Monday, 22 June 2015

Hanbury Hall

I always claim that I am above celebrity gossip. There's no Heat magazine for me, no Daily Mail website sidebar of shame keeping me informed on who faces marital ruin because of her cellulite. 

However, I will cheerfully admit that I love reading about National Trust properties like Hanbury Hall near Droitwich. Hanbury was passed down through generations of the Vernon family, who all look very sombre and had extremely officious jobs and made incredibly important improvements to the house and grounds that tell us a huge amount about 18th century horticulture, until Emma Vernon ELOPED WITH A CURATE, forcing HER HUSBAND to rename himself John Jones and live on a farm! That whooshing sound is Hanbury Hall flying up the scone blogger's destination list. I know.


Hanbury Hall

In fact, the story is even better than that:

  • Hanbury Hall was built at the beginning of the 18th century - externally, it hasn't really changed since 
  • It was commissioned by Thomas Vernon, a talented lawyer, who had inherited the estate from his father
  • Bowater Vernon, the son of Thomas's cousin, inherited everything from Thomas and set about spending all of the money as quickly as he could
  • Emma Vernon was Bowater's granddaughter
  • She married Henry Cecil, heir to the 9th Earl of Exeter, and they moved into Hanbury Hall 
  • Emma fell in love with the locate curate, William Sneyd
  • After a secret affair, she confessed all to Henry who gave her an ultimatum - if she renounced the curate they would say no more about it
  • However, when Henry took her to say her final goodbyes to her departing curate, she waited until Henry's back was turned and then escaped out of a window so she could run off to Portugal with Sneyd!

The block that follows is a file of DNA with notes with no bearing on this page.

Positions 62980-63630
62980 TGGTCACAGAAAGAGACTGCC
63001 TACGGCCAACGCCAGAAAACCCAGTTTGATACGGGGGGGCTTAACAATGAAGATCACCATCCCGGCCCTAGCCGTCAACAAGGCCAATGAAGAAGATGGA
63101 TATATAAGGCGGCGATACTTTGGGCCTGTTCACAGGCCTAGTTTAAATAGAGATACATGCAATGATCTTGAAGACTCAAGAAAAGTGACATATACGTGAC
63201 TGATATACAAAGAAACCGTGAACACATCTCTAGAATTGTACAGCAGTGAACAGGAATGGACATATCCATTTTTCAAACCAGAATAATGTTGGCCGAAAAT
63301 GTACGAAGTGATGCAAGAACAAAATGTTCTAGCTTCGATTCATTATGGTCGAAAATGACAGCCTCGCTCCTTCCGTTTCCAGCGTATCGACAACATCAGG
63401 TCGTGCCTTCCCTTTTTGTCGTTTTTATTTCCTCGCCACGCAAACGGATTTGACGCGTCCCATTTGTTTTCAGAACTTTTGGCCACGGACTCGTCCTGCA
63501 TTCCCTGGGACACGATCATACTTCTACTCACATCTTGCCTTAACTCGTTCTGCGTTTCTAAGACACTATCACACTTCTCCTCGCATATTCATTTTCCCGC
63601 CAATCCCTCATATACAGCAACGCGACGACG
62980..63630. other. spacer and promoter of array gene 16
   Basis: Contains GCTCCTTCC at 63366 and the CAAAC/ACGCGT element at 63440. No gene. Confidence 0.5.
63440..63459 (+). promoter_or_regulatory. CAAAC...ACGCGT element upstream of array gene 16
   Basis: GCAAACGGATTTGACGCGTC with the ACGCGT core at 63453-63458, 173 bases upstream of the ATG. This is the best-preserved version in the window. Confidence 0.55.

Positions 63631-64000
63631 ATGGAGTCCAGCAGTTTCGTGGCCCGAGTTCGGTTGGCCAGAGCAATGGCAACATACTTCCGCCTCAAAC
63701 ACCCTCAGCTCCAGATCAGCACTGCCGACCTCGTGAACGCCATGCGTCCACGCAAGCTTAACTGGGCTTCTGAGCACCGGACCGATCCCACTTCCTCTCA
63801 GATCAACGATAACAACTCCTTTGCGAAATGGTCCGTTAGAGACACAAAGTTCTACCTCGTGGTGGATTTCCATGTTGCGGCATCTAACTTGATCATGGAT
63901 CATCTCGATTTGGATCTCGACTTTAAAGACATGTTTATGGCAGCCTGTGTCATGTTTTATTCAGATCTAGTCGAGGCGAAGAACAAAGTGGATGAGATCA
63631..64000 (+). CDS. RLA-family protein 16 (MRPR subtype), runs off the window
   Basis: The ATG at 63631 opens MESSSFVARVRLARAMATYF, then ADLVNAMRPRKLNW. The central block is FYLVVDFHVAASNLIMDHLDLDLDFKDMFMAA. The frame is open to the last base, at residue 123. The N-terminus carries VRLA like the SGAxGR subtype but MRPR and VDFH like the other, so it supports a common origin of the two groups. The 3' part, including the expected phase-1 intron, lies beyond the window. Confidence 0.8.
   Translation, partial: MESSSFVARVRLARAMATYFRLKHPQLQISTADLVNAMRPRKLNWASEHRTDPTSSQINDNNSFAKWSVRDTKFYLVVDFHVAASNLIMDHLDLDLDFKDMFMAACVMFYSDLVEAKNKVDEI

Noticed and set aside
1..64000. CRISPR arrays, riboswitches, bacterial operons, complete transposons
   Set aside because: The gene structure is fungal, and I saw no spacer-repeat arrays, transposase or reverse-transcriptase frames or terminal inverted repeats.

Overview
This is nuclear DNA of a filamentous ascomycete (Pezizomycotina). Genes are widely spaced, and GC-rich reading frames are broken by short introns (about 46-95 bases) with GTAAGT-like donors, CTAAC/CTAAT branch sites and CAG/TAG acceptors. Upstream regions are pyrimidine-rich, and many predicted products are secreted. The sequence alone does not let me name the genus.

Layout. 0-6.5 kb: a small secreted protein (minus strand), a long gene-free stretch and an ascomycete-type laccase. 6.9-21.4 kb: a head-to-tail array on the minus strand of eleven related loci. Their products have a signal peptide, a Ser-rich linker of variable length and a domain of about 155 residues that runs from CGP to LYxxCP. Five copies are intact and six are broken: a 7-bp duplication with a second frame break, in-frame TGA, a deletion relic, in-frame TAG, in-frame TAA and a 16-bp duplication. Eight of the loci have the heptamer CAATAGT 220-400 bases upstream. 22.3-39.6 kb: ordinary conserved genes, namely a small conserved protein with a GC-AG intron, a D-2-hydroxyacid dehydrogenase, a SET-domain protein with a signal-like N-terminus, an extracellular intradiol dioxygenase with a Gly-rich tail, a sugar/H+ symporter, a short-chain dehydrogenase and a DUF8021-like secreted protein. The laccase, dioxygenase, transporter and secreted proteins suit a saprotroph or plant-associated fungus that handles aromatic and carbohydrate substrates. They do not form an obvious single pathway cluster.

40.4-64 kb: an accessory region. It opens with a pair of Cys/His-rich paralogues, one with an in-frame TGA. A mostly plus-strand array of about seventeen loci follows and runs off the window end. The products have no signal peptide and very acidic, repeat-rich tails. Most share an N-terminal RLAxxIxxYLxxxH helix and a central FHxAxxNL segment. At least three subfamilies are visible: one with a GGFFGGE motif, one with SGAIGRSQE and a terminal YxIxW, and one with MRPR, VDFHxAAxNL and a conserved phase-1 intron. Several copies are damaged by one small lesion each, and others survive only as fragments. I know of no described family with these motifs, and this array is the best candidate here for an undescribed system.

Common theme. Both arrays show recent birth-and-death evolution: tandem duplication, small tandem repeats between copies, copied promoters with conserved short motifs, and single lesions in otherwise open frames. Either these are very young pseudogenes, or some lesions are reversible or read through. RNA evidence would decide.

• Henry was devastated and moved to a small-holding in Shropshire, calling himself John Jones
  • He fell in love with Sarah, a 16 year-old farmer's daughter, and married her - bigamously!
  • He later divorced Emma and remarried Sarah properly
  • Henry and Sarah moved to Burghley House when Henry's father died  
  • Sneyd and Emma also married but Sneyd died two years later
  • Emma returned to the Hanbury area, marrying a local lawyer - when Henry died, she moved back into Hanbury Hall.
There was no portrait of Emma in the house. If you're a fellow scandal fan, you should read about Ickworth - the woman who befriended the Duchess of Devonshire (Keira Knightley) and then stole her husband (Ralph Fiennes) was born at Ickworth and they have a picture of her looking all very innocent in a big hat. But nothing of Emma at Hanbury. Maybe her husband cut them all up or scribbled devil horns on them. 

Hanbury Hall itself is lovely. The highlight of the interior is the Great Staircase, which was painted by Sir James Thornhill for Thomas Vernon. It was good practice for Sir James, who went on to paint the cupola of St Paul's Cathedral.


Hanbury Hall staircase

The gardens are also lovely. There's a bowling green (the first time I've seen one of those) and a mushroom house (ditto).

Anyway. I wasn't feeling terribly positive about the scone situation at Hanbury today, mainly because my last scone mission had been a disaster. I was taught a very harsh lesson: there IS something worse than no scone and that's a stale scone. 

But I needn't have worried because the scone at Hanbury Hall was very good. I don't think it was fresh but it wasn't far off.

Hanbury Hall scone

I will end by continuing my series of Amazing Factoids That Get The Briefest of Mentions in National Trust Guidebooks. Today's nugget comes not from Hanbury Hall itself but from the local church. According to the guidebook, the bells of St Mary the Virgin can often be heard on Radio 4 as the bells of St Stephen's in Ambridge! I've never listened to a single episode of The Archers but I know a good factoid when I see one! Celebrity bells! Amazing! 

Hanbury Hall: 5 out of 5
Scones: 4.5 out of 5
Mushroom House: 5 out of 5

2 comments:

  1. If you visited on the 22nd the scone you would have had was baked (by me) around 8:00 that morning and so was definitely fresh that day. I only made one batch so depending on what time you ate it it was becoming increasingly less 'fresh from the oven '

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  2. Thanks for getting in touch, Alan! I stand corrected - I was there just after 1pm, so clearly I am not very good at guessing the age of a scone :(

    It was lovely though - great job!!

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